Home Food & Beverage Why Are So Many Free Hotel Breakfasts Called “Continental?”

Why Are So Many Free Hotel Breakfasts Called “Continental?”

by SharonKurheg

When you choose which hotel you’re going to stay in for the night, there may be several deciding factors. It could be on your route, or it’s close to where you want to be. Maybe it’s within your budget. Perhaps you have a certificate (or 2, or 3, or…) for a free room. Or you could simply be trying to get status at Hyatt so ALLLLLL your stays are at their properties.

Or maybe you saw their advertising for “Free Continental Breakfast” and that’s what pulled you in. I mean, who can say no to free food, right?

And I get it. If you’re on a budget, especially if you have kids in tow, whole meals for your entire party, for free, can wind up saving you a pretty penny. So I’m certainly not knocking those free continental breakfasts. And heaven knows I’ve had my share of boxed Frosted Flakes (“They’re GRRRREAT!” You read that in Tony The Tiger’s voice, didn’t you?), shrink-wrapped blueberry muffins, 4oz containers of strawberry Yoplait, bad coffee with those little half and half creamer things that never go bad (psst! I cheat and use the milk for the dry cereal), and a piece of toast with 0.52 oz. of Nutella on it (because OMG, do I love Nutella! I think someone questioned why I got a Nutella kolache when we stopped at the amazing kolache place in Texas? Because Nutella is a food of the gods, y’all!).

But, as you’re eating your scrambled eggs, Jimmy Dean sausages and MAYBE a pancake or two with buttery spread and maple-flavored syrup (if the pancake machine isn’t broken – Where is Eric H. when you need him??? Psst – he’s a guy on Travel Grumps 101 on Facebook, and I hear he’s certified as a “Pancake Machine Repair Technician” and able to assist when the pancake machine goes into Tomfoolery mode at any Alaska Lounge 😎 ), have you ever wondered where the term “Continental Breakfast” comes from?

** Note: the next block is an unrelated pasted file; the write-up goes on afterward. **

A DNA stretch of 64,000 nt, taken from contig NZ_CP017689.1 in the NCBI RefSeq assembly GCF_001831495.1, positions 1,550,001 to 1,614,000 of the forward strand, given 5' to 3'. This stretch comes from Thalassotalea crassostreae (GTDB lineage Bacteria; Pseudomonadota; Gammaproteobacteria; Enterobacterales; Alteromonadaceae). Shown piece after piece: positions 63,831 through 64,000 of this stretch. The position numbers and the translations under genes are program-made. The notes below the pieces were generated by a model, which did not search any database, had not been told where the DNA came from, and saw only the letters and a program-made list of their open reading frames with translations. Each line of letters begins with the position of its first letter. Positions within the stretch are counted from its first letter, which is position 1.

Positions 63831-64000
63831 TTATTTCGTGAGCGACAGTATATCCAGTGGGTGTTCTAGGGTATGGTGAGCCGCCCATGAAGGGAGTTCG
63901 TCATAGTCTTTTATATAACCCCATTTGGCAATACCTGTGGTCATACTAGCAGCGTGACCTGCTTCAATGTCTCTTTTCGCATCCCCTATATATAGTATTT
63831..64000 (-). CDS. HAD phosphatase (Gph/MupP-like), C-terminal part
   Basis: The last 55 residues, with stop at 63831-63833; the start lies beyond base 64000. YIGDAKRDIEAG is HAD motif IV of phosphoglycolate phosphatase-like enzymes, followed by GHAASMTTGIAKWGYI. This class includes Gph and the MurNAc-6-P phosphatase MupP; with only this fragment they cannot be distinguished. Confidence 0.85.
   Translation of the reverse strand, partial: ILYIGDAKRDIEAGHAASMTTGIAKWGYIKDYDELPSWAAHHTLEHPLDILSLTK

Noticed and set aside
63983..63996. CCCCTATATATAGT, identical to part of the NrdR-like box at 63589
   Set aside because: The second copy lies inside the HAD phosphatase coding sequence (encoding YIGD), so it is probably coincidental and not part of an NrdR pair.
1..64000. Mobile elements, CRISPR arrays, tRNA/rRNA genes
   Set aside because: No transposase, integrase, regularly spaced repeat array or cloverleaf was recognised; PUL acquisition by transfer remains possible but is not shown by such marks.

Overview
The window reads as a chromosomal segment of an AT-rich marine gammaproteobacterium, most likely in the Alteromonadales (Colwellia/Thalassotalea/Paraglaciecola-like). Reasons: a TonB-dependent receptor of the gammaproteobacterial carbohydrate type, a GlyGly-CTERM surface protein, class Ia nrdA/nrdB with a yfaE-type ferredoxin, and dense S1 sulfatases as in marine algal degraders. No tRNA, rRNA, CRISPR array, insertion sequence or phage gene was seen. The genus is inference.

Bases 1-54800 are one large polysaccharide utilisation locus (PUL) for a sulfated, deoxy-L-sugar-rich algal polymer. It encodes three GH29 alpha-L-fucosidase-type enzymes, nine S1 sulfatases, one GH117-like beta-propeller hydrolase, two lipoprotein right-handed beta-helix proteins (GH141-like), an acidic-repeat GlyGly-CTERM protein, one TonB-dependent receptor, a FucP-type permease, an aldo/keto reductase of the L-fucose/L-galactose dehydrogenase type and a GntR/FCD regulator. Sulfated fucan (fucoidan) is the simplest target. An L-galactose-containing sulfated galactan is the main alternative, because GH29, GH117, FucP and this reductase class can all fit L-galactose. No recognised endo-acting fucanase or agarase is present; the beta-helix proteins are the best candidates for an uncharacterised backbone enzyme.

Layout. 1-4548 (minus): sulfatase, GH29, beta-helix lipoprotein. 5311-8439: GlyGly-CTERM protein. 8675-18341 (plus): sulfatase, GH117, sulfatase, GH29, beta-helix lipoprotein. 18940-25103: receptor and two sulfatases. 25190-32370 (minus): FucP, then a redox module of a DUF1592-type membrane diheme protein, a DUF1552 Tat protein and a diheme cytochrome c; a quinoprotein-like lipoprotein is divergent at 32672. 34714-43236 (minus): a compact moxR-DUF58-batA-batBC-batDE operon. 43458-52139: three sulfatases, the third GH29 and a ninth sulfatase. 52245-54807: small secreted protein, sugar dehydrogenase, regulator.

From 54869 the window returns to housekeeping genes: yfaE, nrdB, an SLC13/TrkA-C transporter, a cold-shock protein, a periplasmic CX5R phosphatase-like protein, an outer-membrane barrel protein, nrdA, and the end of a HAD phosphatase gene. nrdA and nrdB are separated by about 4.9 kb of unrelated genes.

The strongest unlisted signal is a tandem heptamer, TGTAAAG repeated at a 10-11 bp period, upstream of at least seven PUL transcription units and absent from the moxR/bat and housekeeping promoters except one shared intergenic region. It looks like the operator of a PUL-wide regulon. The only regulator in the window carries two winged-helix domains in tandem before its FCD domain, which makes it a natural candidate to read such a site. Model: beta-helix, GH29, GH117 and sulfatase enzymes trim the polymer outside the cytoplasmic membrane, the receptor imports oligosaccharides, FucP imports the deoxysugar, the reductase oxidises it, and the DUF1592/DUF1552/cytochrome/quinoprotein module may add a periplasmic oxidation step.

Why do they call it that?

If you’re into history at all, the term “Continental Breakfast” actually originated in Great Britain in the mid-19th century. A full English breakfast (sometimes called a “fry up” or just a “full English”) can include fried eggs, sausages, back bacon, tomatoes, mushrooms, fried bread and often a slice of white or black pudding. It’s accompanied by tea or coffee and hot, buttered toast. The Brits saw that those in the rest of Europe (read: the “continent”), especially in France and the Mediterranean, had a much lighter, more delicate first meal of the day that was mainly composed of bread products. So that was called a “continental breakfast.”

Meanwhile, back in the 1800s, American hotels offered all their guests all their meals as part of their “room and board.” It was all one price combined. But over time, guests wanted more freedom in where and what they ate. They were also looking to save money. so U.S. hotels started changing their format to how it was done in Europe, where meals weren’t included, so your bill was only for your room, not meals.

A hybrid design eventually developed at some hotels, with a “continental” breakfast offered – but it was free (using the word “continental” also separated these breakfasts from hotels that had full service, full charge restaurants on the property). They’re lighter than a typical “all American breakfast” (you know…huge helpings of eggs, breakfast meats, pancakes, waffles, potatoes, cereals and toast, along with juice and coffee). So that makes them cheaper and easier to prepare (get the coffee maker set up, hard boil some eggs, throw out some English muffins, and refill the OJ container and you’re done [OK, not really. But it’s still an easier setup than potentially dozens to hundreds of made-to-order meals every day]).

Europeans were also visiting the U.S. more often by this point, and they enjoyed these “new” breakfasts since they were more similar to what they had as a first meal of the day at home.

So the meals were quick, easy and cheap for the hotels. They were free (which pleased American tourists), and light (which pleased European tourists). So it was a win-win for everyone.

H/T: The Kitchn

Feature Photo: Quality Inn & Suites

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